The "lumps" and "chunks" of the world--the rocks and bricks which we have encountered in other poems, the dumb and blind engine of this poem--drive us back upon our humanity, and force us to seek love "among each other." The love we thus create, Oppen proceeds to make clear, offers no permanent solution to our dilemma:

But even in the beautiful bony children

Who arise in the morning have left behind

Them worn and squalid toys in the trash

 

Which is a grimy death of love. The lost

Glitter of the stores!

The streets of stores!

Crossed by the streets of stores

And every crevice of the city leaking

Rubble: concrete, conduit, pipe, a crumbling

Rubble of our roots . . .

Our hunger for love enmeshes us among the things of the human world--the tawdry toys we learn as children to love, the stores where these stores are sold, the rubble (and here we are again among the lumps and chunks, the rocks and brick, on which our humanity runs aground) of the decaying city. The children who search for love seek to leave behind these toys, but in this very act they also experience the death of love. So in the very moment we "embark," we have already "foundered," and this win not be the last of our mishaps:

                        But they will find

In flood, storm, ultimate mishap:

Earth, water, the tremendous

Surface, the heart thundering

Absolute desire.

Thus "Image of the Engine" concludes. The loss of our toys, the rubble in our streets, merely augur the ultimate shipwreck, death itself. But in the very moment of shipwreck, the hunger of the heart, a hunger for "the world," surges up. In these concluding lines of the poem, the engine returns, but now the alien machine into which we have projected our humanity is absorbed back into the human. No longer an image of the merely mechanical that stands over against the human community, the engine now becomes the symbol of the human heart itself, both "mechanical" and "natural," both "individual" and "collective," as it thunders out the beat that makes us all members one of another, and joins us to the sometimes inhuman world we have created, in the beat of "absolute desire."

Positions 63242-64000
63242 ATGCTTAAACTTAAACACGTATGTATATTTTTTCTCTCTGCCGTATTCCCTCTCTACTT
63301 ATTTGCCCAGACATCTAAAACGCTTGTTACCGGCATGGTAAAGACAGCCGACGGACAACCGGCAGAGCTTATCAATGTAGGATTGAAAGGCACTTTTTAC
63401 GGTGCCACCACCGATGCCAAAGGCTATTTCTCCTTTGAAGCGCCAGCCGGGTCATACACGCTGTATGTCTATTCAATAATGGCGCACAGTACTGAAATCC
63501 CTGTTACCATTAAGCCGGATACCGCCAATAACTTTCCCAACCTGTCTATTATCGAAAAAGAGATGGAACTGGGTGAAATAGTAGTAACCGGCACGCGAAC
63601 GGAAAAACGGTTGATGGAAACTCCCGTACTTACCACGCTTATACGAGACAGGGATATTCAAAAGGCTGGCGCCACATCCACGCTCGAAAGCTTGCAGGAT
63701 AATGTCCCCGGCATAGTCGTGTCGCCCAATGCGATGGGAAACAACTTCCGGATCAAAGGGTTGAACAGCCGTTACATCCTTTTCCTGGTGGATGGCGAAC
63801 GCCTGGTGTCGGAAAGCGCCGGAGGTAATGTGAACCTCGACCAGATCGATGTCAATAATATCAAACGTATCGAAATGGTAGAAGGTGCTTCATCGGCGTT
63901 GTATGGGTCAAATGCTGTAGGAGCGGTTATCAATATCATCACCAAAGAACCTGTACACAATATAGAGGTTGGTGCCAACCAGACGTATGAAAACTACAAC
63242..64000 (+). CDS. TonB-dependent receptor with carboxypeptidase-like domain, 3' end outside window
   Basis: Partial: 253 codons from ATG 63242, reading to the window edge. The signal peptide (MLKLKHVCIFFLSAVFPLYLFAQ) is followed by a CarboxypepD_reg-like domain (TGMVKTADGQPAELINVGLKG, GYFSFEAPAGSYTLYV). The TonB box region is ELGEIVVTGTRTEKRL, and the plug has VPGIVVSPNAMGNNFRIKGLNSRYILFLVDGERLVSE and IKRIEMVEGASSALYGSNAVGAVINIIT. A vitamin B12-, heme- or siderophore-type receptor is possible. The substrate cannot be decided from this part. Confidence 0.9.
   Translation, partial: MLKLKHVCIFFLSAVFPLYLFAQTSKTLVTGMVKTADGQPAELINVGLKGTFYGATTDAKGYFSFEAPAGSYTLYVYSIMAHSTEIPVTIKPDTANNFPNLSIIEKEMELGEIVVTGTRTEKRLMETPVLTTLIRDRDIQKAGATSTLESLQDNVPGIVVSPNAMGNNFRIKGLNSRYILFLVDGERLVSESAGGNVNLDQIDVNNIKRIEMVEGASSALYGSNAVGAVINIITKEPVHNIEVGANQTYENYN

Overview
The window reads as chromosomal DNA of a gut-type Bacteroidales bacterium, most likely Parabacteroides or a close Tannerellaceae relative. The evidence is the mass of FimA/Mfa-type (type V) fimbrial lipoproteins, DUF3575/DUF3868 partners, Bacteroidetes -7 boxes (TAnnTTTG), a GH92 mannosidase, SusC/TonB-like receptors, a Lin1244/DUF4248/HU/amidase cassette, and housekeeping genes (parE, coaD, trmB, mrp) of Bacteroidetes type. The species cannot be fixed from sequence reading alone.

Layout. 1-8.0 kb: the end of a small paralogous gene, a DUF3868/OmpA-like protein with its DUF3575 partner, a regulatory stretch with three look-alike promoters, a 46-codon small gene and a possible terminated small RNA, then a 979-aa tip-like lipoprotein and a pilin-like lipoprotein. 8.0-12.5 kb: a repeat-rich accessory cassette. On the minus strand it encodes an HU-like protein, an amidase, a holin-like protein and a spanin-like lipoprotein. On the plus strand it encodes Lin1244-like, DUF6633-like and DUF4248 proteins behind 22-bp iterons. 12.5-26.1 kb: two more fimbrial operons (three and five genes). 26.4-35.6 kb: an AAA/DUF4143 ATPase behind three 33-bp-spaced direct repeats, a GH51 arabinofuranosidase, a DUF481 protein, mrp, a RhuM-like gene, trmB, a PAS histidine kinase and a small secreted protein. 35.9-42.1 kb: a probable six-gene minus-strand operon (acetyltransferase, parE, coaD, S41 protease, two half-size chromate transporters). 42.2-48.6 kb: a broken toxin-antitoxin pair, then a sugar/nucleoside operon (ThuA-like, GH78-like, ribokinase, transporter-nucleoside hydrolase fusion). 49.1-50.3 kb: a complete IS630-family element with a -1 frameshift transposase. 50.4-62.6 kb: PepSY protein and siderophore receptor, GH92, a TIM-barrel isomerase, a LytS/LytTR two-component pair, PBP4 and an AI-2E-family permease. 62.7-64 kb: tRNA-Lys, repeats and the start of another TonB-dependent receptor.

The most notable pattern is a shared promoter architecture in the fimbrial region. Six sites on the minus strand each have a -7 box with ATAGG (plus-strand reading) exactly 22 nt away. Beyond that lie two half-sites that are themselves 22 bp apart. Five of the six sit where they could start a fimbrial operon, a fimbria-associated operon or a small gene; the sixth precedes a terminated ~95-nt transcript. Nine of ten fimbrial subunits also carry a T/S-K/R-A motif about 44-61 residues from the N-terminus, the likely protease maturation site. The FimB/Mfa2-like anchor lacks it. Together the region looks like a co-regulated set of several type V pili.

George Oppen (An Interview with L.S. Dembo): On "Image of the Engine"

D. The "Image of the Engine" seemed to me to be a very charming poem, the first section in any case. "Likely as not a ruined head gasket/Spitting at every power stroke, if not a crank shaft." And you talk about the operation of this creaky engine, and then you conclude, quite spectacularly, "There hovers in that moment, wraith-like and like a plume of steam, an aftermath,/A still and quiet angel of knowledge and of comprehension."

O. The question is the image of man as a machine. That has been said before, but I think the poem works anyway. It's just the image of man as a machine, with a ghost, the ghost in the machine, that's the phrase. It's the image of man as a machine, and it asks the question, Does one believe, then, just because one can believe? Does one believe just because one is almost forced to believe--in the case of the motor too, is my point. I am a fairly passionate mechanic, but I think anyone will experience that. When the motor finally starts, it's different, it's itself, and it's very different from a lump of steel. Some old-timers used to refuse to feel that about a motor. I remember a fisherman who described--when I was a kid--he had finally gone out on a power fishing boat. "Well, she--yeah, it had a motor, I guess, it had a big lump of steel in it somewhere, a big lump of iron in it somewhere." He was consciously refusing to see a motor. Well, I was using that fact to alter a little bit that phrase about the image of man as a machine. I was saying maybe the image of a machine can hardly be held even in quite that way.

D. Well, that's very interesting. I had been reading the poem completely differently. What baffled me was that I had been reading the engine as an image of the mind, the way the mind works, and the mind really doesn't work well. It works, but it's a blundering machine, the "flywheel blundering/Against compression," for example. That's why it seemed to me that when there was knowledge and comprehension at the end, which all of your poetry denies, I was a little surprised.